Derrick's feelings are that mainstream America, regardless of color, will always have a difficult time accepting that Techno's roots are firmly planted in the Midwest, and not on either coast. "(Detroit)'s not supposedly one of the so-called forefront leaders of ideas and creativity. So people tend to discount it in the media. They don't have anything to do with Detroit. They don't really say, "Okay, well, Detroit is the focus of the music in America." They'll never let that happen. They'll never say that a city like Detroit, that is going through so much economic strife, that is a city full of illiterates at one point, at one level, is the focal point of electronic and music, period. They won't let that happen. So instead of them saying, 'this was the shit, what happened in Detroit; they're on top of it, so many people having a great time...Wow, Black young guys getting off doing their Electronic/Tech/Techno music' and all these little young White kids coming from around the world to hear this, they won't let that happen. They will constantly discount it, and they will act like this didn't happen."
In the end, he says, "Only history will tell the truth. It will show that Detroit, and what we're doing, was the shit. It was a real influence on music around the world. If this happened in New York, everyone responsible would be considered geniuses. But it happened in Detroit, so we get nothing."
In the face of an industry that puts together disposable CDs at the drop of a hat with titles along the lines of "House/Trance/Dance Party (add season/year here)," Detroit's Techno innovators have persevered by sticking together. "In the early 80s, a lot of Chicago artists went over to England, and they got ripped off. They didn't know anything about legal affairs, and they got ripped off actually, they ripped themselves off; they signed bogus deals."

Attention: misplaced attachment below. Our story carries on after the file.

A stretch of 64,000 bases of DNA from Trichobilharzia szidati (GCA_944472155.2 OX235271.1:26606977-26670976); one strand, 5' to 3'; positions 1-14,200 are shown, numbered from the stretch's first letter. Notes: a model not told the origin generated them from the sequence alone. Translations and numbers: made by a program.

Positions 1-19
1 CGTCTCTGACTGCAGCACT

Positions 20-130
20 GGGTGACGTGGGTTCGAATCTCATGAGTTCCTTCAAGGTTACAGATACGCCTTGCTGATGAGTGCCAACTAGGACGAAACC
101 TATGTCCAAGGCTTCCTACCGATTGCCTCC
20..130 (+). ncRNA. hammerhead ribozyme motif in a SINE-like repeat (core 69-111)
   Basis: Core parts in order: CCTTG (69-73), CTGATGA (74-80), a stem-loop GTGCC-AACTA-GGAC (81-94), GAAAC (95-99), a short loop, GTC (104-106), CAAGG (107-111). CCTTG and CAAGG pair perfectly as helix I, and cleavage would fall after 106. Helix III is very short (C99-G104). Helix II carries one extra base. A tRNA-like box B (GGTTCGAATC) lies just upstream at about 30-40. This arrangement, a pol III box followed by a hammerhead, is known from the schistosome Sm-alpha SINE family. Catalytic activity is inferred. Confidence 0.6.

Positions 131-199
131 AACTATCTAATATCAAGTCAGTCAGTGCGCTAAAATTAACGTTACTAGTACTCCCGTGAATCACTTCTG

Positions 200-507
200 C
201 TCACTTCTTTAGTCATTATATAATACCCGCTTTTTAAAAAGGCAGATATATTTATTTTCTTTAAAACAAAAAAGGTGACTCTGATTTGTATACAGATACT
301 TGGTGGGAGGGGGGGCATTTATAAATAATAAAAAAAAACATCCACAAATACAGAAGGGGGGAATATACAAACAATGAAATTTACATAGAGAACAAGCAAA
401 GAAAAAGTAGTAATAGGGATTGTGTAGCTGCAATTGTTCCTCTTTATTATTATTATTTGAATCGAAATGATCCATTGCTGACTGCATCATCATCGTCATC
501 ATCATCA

Unlike those unfortunate others, after years and years, all of the great Detroit producers have stuck together, according to Derrick. "I think that we did pretty well for Detroit. We stuck together, we've been really united on the front. There comes a time when you have to open up and play hardball with people, because if you don't, they will look you over and they will move on. And that's where we are now; we stayed underground for many years in Detroit. We stuck close to the front. But now, we have to start to comprehend and realize what's happening in the industry, and if we don't start playing some ball, we're out. They've found other ways to move without us now. The music doesn't need Detroit anymore. The music doesn't need Chicago anymore. What we do is respect it and consider it always at the forefront, but it's not considered necessary anymore. So at some point we have to realize and we have to say, "Now, we have to open our doors and evolve." They've figured out ways to move on and evolve without us."
In that vein, Derrick also has his feelings toward the cooperation of Ford in recognizing the city's roots. He feels that the Ford Focus commercials from 2000 that use Model 500 (Juan Atkins)'s "No UFOs" are "...great. I thought it was the beginning of a wonderful future of a new level of communication that should have been established years ago." In regard to use of his songs in advertising, he recalls, "I had a commercial with Nike; I was going to do the music for Shocks, for a new Nike Shocks commercial, when the director, Jean-Baptiste Mondino, decided that he didn't want to fly from Paris. I lost the commercial. But it's alright. The time will come. There will be another day."